¶9 Section 4695, Rev. Laws 1910, clearly contemplates that the subject-matter of an action may be transferred or assigned during the pendency of the action, for it is provided therein that the action shall not abate on account of the death or other disability of the party therein, or by the transfer of any interest therein, during its pendency, if the cause of action survive or continue, and that in case of the transfer of any interest, the action may be continued in the name of the original party, or the court may allow the person to whom the transfer is made to be substituted in the action. It follows that Thornburgh had a right to transfer his note and mortgage to Kennedy, and that Belle Mangan also had a right to reconvey the land to him, but that Kennedy was not entitled to any greater rights than his transferor and grantor, and is bound, so far as the plaintiff is concerned, by the judgment in the action. The judgment in the instant action preserved to the plaintiff all its rights, and accorded to it all it was entitled to under the law, and we are unable to see how it has been prejudiced in any way by the transfer and assignment of the not and mortgage and the reconveyance of the land from Belle Mangan to the defendant Kennedy.
¶10 The remaining objection to the judgment is that it was without the issues and unauthorized by the pleadings in the case, and attention is called to the fact that the defendants Belle Mangan, Bank of Commerce, and R. M. Pratt filed disclaimers, and that Kennedy did not file any pleadings setting up the transfer and assignment of the Thornburgh note and mortgage to him, although he did file a supplemental answer alleging the reconveyance of the land to him from Belle Mangan. Thornburgh pleaded his lien, but subsequently and before the trial assigned his note and mortgage to Kennedy. Counsel for the defendants frankly say that they overlooked filing amended pleadings, but insist that under the authorities in this jurisdiction the pleadings will be treated as amended to conform to the proof. We think this is a case to which the rule should be applied, in view of the fact that the plaintiff bank, which instituted the action, in its petition asserted that the defendants, except the defendant Kennedy, who was subsequently permitted to file an answer, all claimed an interest in the subject-matter of the action, and asked that the priority of the alleged liens of the respective parties be established, and the land sold and the proceeds divided accordingly. Dolezal v. Bostick, 41 Okla. 743, 139 P. 964.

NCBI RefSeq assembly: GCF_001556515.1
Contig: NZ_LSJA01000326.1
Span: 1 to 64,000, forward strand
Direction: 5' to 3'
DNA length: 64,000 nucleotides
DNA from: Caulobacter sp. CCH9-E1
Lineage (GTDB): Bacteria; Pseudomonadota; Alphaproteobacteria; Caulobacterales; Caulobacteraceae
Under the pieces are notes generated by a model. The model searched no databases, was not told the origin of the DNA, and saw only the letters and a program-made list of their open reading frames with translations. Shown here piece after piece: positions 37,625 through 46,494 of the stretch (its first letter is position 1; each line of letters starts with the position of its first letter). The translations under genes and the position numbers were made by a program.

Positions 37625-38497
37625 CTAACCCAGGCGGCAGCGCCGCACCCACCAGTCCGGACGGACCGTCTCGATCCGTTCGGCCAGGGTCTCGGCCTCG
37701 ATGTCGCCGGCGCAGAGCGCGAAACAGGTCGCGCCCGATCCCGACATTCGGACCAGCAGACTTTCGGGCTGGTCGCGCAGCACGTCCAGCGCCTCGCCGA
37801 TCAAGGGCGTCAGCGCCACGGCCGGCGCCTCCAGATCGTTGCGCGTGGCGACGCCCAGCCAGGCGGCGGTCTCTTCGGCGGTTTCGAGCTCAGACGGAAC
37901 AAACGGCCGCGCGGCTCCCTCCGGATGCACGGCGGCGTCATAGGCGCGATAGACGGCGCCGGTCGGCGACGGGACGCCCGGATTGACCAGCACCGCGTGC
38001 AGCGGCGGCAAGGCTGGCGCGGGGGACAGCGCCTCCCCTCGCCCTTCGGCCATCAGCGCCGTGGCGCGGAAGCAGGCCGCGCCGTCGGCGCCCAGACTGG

¶11 Moreover, most of the evidence on these issues was introduced without objection. The judgment was not without the issues since the very issue presented by the plaintiff's pleadings was the priority of the respective liens, and this issue, as we have hereinbefore stated, was correctly determined by the trial court.
¶12 By the express provisions of section 6005, Rev. Laws 1910, this court is precluded from reversing any judgment on account of any error in any matter of pleading or procedure, unless in the opinion of the court to which application is made, after an examination of the entire record, it appears that the error complained of has probably resulted in a miscarriage of justice, or constitutes a substantial violation of a constitutional or statutory right. Applying this rule, we not only cannot say that it appears that the error complained of has probably resulted in a miscarriage of justice, but on the other hand, from an examination of the entire record, we are of the opinion that substantial justice has been done.
¶13 The judgment of the trial court is therefore affirmed.